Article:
Venice + Toronto 2017: Frears’s Victoria & Abdul

Writing for Screen,Jonathan Romney takes on the latest film by Stephen Frears: “Judi Dench as a weary Queen Victoria whose joie de vivre is restored by the tender attentions of a devoted servant. . . . Yes indeed, we have been there before, in John Madden’s 1997 Mrs. Brown.Victoria & Abdul is pitched almost as a satirical sequel, and of course admirers of Dame Judi will rush back to see how, two decades later, she builds on the same role as a study of mortality, vulnerability and brittle self-knowledge. Yet ultimately, the film’s lavish production values and a comic register more impish than truly acerbic makes this a surprisingly cosy piece of luxury heritage cinema from a director who has cast the monarchy in a bracingly chilly light in The Queen, as well as offering a pioneeringly edgy picture of British Asian culture in My Beautiful Laundrette.

Victoria & Abdul “is a cloth-eared Gunga Din tale, painted up as a chaste romance and charting the true (but never convincing) friendship between Queen Victoria and a young Indian Muslim,” writes the Guardian’s Xan Brooks. “It’s only Dench’s shrewd, affecting performance that keeps this sorry affair on its feet. Our nominal hero is Abdul Karim (Ali Fazal), plucked out of Agra to present HRH with a commemorative coin at a golden jubilee banquet. Victoria, poor soul, is deep in decrepitude, a shrunken white toadstool at the head of the table, but she perks up like a teenager when she claps eyes on Abdul. She thinks that he’s handsome whereas he lives to serve, promptly groveling on the ground in order to kiss the royal boot. So this is a match made in heaven: the flattered old monarch and her eager young lickspittle.”

The Telegraph’s Robbie Collin will grant that the “hot-and-cold screenplay by Lee Hall (War Horse,Billy Elliot) lets Dench use her last, much-celebrated appearance as Victoria to her advantage: this film is, after all, something of an encore, and by reminding us that we were standing here with her twenty years ago, her reflections on time’s passing pack a brawny emotional wallop. . . . The role you really want to see Dench play is Victoria unairbrushed—and make no mistake, she would have been more than up to the task.”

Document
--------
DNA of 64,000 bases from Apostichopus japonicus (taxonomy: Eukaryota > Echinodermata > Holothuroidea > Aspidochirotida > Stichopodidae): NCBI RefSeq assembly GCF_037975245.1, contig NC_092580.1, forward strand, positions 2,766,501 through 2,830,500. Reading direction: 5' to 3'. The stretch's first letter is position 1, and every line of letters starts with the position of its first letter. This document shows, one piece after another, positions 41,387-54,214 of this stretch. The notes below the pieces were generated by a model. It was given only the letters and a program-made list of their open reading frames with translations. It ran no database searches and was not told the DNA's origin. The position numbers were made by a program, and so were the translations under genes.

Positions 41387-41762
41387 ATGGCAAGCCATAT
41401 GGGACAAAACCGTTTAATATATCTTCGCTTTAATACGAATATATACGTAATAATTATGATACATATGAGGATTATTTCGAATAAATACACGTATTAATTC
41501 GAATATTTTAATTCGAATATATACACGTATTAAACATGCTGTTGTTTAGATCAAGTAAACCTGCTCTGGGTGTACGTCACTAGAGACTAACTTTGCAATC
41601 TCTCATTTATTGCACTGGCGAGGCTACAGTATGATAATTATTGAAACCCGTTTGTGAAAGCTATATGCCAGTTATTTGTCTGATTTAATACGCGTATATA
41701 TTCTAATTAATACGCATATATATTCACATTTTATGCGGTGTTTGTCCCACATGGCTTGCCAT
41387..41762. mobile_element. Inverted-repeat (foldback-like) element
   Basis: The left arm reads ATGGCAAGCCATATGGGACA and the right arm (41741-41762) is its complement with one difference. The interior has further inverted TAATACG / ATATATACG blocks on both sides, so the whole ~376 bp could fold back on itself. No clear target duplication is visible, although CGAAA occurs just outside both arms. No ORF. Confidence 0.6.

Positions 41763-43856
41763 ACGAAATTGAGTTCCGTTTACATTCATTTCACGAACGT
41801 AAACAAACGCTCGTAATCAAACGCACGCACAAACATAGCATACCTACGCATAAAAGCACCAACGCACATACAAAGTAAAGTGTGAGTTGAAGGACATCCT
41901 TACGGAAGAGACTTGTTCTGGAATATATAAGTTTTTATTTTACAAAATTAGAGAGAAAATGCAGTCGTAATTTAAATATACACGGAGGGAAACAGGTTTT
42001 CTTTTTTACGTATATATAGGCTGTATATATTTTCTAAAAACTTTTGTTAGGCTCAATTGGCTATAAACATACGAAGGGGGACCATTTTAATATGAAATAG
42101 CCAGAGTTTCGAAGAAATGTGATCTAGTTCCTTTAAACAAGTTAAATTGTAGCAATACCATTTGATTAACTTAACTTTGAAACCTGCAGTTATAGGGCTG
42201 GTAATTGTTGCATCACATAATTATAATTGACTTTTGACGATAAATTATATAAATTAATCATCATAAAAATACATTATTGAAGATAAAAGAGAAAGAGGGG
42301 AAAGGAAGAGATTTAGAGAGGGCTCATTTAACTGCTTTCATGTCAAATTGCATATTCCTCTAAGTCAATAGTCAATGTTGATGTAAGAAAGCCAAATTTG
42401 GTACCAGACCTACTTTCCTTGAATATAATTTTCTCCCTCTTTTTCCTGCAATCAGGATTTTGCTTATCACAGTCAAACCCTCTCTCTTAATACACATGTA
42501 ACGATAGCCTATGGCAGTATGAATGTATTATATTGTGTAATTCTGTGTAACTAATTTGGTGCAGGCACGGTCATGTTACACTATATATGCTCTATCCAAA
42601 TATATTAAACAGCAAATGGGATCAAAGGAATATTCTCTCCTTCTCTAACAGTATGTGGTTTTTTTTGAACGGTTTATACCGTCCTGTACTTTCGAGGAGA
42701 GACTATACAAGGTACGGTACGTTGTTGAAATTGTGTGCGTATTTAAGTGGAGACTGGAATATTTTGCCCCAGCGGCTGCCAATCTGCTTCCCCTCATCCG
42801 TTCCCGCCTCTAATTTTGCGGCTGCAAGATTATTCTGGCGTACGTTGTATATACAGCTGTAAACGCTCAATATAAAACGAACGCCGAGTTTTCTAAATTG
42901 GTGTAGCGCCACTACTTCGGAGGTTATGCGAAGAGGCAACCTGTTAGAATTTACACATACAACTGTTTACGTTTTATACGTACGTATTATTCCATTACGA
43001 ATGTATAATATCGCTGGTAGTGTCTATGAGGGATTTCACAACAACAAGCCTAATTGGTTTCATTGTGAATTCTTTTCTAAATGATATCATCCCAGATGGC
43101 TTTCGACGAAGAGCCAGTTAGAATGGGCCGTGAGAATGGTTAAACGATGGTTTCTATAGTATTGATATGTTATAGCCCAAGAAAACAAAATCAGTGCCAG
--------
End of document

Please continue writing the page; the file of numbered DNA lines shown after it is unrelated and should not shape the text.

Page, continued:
“Surprisingly,” finds Kaleem Aftab at Cineuropa, “Frears makes Her Excellency oblivious to the atrocities being carried out in her name across the globe. It’s as if the film can’t deal with Victoria’s actual colonial legacy, as it paints her as the liberal heroine who makes friends with people from other cultures. With such a premise, the tone of the film almost inevitably has to be pitched as a light-hearted comedy.”

Variety’s Owen Gleiberman notes that “in the couple of decades since” Mrs. Brown, “Dench has played nearly every role as if it were a species of misbehaving royalty . . . And then there’s Abdul. He is tall, twinkly, and yummy handsome, with thick shiny black hair and a beard that makes him look like Paul McCartney in Let It Be. The Indian actor Ali Fazal, a Bollywood star who made his Hollywood debut in Furious 7 (2015), plays him with a sing-song voice and a polite sweetness that never lets up.”

“Naturally,” writes David Rooney in the Hollywood Reporter, “the contentment of the queen and her reliance on the outsider, to the virtual exclusion of all others, pose too great a threat to the Prime Minister and the royal household, whose unrest is stoked by the return of Victoria's son Bertie, Prince of Wales (Eddie Izzard). Channeling his inner Oliver Reed, Izzard glowers with great panache, conveying the festering frustration of a man tired of waiting for his seemingly immortal mother to move on and hand over the crown. If the film seldom moves in any surprising direction, nor does it ever stall.”